Developing Critical Thinking Skills

Class of 2018 DPT Students Present Research Projects

August 22, 2018
Students in the School of Health Sciences Doctorate of Physical Therapy program delivered their final research presentations in May.

For their final graduation requirements, students at the School of Health Sciences (SHS) Doctor of Physical Therapy (DPT) Program spend two years working on an evidence-based research project together with a faculty mentor. The fruits of their labor were on display in May, when both Manhattan and Bay Shore doctoral candidates delivered their final presentations.

“I am so incredibly impressed and proud of our students,” stated SHS DPT Chair Dr. Jill Horbacewicz. “This is the culmination of their three years in the DPT program and their efforts paid off. Many of these research studies will be presented at national conferences in the upcoming year. Throughout our program, we stress evidence-based practice and this really brings this point home because our students are contributing to that base of knowledge.”

“Knowledge is power,” said Dr. June Kume, an assistant professor and research coordinator for the Bay Shore campus DPT program. “Having our students doing research demonstrates not only what we know, but what we don’t know. In a sense, it’s beyond the research: it’s developing critical thinking skills that will help them when they graduate.”  

Over the course of two mornings, the future physical therapists presented a wide array of research studies relevant to physical therapists. Research presentations included the use of low fidelity patient simulation as a teaching tool; the validity of a new measure of dynamic balance; the value of screening patients under 65 for falls; and the best position for the optimal use of an incentive spirometer, a medical tool to increase air flow (that presentation opened memorably with a discussion of the correct way to squeeze the remaining toothpaste out of tube. While there are no answers to that riddle, the group found that the best position to use the spirometer is sitting upright at the edge of the bed.)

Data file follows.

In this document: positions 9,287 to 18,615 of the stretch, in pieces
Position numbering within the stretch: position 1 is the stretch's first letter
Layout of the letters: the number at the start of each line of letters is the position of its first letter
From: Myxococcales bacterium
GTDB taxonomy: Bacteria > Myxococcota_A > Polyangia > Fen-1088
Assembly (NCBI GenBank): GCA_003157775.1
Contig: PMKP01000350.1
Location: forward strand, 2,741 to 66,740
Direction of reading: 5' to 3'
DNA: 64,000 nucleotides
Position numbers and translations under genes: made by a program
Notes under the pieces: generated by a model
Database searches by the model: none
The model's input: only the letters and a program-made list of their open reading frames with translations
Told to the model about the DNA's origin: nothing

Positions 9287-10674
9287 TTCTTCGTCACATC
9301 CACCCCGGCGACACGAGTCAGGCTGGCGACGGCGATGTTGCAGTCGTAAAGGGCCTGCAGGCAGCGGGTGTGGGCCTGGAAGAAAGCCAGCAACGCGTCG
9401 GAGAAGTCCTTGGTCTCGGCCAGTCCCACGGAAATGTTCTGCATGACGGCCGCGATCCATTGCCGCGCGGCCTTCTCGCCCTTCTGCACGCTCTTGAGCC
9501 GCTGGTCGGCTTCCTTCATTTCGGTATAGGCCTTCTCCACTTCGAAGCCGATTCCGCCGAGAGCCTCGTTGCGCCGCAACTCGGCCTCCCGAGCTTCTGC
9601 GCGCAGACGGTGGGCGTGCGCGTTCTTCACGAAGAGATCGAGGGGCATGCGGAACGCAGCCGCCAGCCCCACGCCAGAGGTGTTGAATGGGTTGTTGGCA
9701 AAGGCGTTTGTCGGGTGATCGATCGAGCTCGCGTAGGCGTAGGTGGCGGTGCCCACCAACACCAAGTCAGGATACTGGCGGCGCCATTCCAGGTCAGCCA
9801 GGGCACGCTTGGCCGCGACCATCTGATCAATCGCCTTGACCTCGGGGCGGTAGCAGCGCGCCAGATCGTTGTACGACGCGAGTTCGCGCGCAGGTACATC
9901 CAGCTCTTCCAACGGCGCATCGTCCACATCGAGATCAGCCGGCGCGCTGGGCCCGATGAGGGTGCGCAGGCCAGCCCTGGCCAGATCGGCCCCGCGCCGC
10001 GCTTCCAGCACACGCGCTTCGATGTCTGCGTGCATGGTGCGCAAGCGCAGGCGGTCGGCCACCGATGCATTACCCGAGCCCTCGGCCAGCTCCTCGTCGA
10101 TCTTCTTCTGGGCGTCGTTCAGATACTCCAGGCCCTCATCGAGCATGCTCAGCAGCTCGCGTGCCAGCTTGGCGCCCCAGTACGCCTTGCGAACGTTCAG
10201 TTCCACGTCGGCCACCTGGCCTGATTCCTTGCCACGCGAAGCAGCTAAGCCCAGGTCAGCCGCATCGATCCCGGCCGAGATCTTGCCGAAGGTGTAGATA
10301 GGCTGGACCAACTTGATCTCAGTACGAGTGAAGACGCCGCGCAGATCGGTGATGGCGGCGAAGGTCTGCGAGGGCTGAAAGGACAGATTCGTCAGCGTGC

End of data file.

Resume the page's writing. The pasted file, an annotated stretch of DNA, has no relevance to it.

The research both added on details to previous research projects and plugged holes in existing literature, like the group that discovered that physical therapists don’t routinely screen patients under 65 for fall risk.

DPT-Bay Shore candidate Frank Bertelle said the process was eye-opening for him. “We found that physical therapists don’t screen that many patients under 65 for a risk of falls, but we looked at a study from Jamaica Hospital that said that 57 percent of patients who were admitted for fall-related injuries were under 65,” he said.

As with many research projects, some studies led to unexpected findings.

DPT-Manhattan candidate Ariel Stoner studied the rate of injuries in triathletes compared to marathon runners. The group had expected to find less injuries in triathletes given the distribution of force in their bodies. That didn’t turn out to be the case.

“We found that athletes who participate in the Half-Iron Man Triathlon received more neck and back injuries than other marathoners,” Stoner said.

“The project gave me a better appreciation for the research process,” she said. “When I look at a study now, I can better evaluate and appreciate what went into it.”

DPT students also presented their research during the Touro-wide Research Day held on May 3 at TouroCOM Harlem. Alyssa Dormey was one of several dozen students who journeyed in from the Bayshore campus for the research day. She delivered a poster presentation on her group’s study of prosthetics curriculum in physical therapy programs across the country.

“We found that there are a lot of differences on how much time schools spend teaching about prosthetics and what they’re focusing on,” said Dormey. “We also looked at whether professors believe their students are ready to treat that population when they graduate. We’re hoping our study will spur the creation of a universal curriculum for teaching about prosthetics.”